#596 (9/5/22)LOVE DOES NOT ENVY
‘Love is patient, love is kind. It does not envy, it does not boast, it is not proud.’ (1 Corinthians 13:4)
Envy (Zéloó) is to be jealous of others. Rivalrous and eager to possess what others have. Envy does not truly believe in the love of God. Deep down, the envious believe that God has overlooked them and favours others more highly. God’s love breaks envy because God’s love assures us that we are perfectly loved and are gifted according to His will. We read of Joseph’s brother’s becoming envious. This will lead to them selling him into slavery - such is the danger of allowing envy to fester:
‘Now Israel loved Joseph more than any of his other sons, because he had been born to him in his old age; and he made an ornate robe for him. When his brothers saw that their father loved him more than any of them, they hated him and could not speak a kind word to him…His brothers were jealous of him…“Come now, let’s kill him and throw him into one of these cisterns and say that a ferocious animal devoured him. Then we’ll see what comes of his dreams.”’ (Genesis 37:3-4, 11, 20)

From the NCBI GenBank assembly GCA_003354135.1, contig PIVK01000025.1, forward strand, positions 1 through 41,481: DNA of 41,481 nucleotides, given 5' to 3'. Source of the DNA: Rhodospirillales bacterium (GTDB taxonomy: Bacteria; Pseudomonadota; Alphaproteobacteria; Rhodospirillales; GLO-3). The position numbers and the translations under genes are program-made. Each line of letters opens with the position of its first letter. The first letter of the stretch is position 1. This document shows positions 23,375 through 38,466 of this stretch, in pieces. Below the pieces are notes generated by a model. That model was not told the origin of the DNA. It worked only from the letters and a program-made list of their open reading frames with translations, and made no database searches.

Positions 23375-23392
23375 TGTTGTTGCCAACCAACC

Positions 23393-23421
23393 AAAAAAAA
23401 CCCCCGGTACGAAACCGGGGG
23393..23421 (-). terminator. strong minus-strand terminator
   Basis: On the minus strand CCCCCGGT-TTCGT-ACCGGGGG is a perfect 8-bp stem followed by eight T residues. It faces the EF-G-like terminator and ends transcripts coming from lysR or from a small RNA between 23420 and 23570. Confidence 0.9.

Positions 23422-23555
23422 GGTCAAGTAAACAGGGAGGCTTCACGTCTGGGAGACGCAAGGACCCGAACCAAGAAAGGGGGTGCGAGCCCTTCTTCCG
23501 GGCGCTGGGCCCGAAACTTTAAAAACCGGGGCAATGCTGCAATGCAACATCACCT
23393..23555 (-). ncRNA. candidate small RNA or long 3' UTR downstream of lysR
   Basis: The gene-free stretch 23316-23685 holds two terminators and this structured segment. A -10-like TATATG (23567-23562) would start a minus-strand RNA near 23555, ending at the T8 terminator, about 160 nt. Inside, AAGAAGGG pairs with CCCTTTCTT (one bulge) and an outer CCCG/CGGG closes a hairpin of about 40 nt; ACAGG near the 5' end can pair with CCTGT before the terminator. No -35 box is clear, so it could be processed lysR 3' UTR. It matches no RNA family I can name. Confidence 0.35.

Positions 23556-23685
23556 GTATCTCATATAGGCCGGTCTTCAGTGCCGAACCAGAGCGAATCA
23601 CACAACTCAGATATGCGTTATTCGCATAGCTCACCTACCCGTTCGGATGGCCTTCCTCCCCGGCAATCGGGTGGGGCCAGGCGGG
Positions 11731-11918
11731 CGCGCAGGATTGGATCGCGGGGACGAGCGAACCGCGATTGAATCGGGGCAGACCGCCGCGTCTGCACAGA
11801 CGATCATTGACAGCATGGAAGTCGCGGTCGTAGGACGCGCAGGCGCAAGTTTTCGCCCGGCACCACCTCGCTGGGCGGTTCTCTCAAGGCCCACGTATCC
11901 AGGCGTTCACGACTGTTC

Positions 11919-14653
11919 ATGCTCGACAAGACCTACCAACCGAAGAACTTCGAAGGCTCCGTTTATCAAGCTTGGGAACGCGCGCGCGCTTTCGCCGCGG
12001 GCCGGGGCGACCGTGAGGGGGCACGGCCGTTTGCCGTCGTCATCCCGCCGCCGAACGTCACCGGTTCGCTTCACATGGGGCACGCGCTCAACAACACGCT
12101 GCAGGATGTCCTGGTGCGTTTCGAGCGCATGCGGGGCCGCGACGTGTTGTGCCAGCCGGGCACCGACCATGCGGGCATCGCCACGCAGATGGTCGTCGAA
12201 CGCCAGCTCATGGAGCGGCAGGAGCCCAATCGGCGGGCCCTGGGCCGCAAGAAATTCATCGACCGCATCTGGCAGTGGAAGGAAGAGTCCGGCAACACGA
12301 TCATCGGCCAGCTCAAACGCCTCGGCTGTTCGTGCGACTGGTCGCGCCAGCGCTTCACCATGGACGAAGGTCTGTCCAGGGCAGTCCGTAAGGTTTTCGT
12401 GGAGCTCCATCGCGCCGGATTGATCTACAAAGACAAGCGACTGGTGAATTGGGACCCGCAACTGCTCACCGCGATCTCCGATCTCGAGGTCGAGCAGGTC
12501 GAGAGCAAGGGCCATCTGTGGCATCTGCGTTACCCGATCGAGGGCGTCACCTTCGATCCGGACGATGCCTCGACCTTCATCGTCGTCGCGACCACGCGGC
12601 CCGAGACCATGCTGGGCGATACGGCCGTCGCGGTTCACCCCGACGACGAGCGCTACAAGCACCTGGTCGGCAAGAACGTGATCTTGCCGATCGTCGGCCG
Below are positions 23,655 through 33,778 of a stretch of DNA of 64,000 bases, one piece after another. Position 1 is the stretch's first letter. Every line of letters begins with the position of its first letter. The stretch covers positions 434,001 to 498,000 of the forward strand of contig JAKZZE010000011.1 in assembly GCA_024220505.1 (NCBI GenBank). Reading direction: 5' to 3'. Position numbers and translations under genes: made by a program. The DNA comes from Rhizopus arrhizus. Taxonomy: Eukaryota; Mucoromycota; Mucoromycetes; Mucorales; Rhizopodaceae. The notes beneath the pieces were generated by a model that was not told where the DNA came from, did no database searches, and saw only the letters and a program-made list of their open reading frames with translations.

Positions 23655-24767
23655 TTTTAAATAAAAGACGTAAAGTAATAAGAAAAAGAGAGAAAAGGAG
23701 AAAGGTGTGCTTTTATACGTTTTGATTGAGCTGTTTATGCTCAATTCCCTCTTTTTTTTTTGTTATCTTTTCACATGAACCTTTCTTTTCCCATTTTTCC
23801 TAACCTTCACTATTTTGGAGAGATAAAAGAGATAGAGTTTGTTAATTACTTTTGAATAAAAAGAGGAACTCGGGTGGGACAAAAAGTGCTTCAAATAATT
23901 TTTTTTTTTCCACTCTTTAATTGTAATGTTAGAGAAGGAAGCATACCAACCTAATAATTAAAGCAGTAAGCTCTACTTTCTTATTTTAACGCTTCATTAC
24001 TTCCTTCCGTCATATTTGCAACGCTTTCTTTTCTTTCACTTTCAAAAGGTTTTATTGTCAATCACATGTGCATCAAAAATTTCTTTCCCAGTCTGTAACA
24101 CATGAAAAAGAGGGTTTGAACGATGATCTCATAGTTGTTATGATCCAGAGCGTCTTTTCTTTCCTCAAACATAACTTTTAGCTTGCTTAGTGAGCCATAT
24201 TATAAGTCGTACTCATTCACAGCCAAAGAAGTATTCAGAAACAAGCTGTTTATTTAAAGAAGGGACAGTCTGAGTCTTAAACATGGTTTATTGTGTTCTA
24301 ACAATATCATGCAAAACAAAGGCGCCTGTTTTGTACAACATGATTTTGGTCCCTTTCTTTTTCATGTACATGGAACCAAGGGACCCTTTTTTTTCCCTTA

Love and envy cannot dwell together. To envy is to want to diminish others and to promote ourselves. Love seeks to raise others even at the cost of ourselves! This is gospel humility.
ENVIOUS OF GIFTS
In the Corinthian context, they were jealous of the spiritual gifts and status that others in the church enjoyed. This led to some disqualifying themselves as they compared themselves with others:
‘Now if the foot should say, “Because I am not a hand, I do not belong to the body,” it would not for that reason stop being part of the body.’ (1 Corinthians 12:15)
ENVIOUS OF STATUS
It seems that some in Corinth were looking at the few high-status people with envy. It seems that those of lower status were envious and ambitious to grow in worldly status. Paul urges them to remember the love of God; He chose and called them in their low position:
‘Brothers and sisters, think of what you were when you were called. Not many of you were wise by human standards; not many were influential; not many were of noble birth.’ (1 Corinthians 1:26)
JEALOUSY OVER LEADERS
Paul is very confrontational over their jealousy. It seems that they are jealous for their preferred leaders and this is leading to quarrelling:
‘You are still worldly. For since there is jealousy and quarrelling among you, are you not worldly? Are you not acting like mere humans? For when one says, “I follow Paul,” and another, “I follow Apollos,” are you not mere human beings?’ (1 Corinthians 3:3-4)
RESPONSE - PRACTICE FOR PURSUING HUMILITY
Envy is disempowered by the love of God. Envy reveals that we are failing to receive the love of God as we should. Surely, a vital practice for killing pride and pursuing humility is to saturate our minds and hearts with the gospel of God’s unconditional love. C. J Mahaney, in his book, Humility, writes of the vital practice: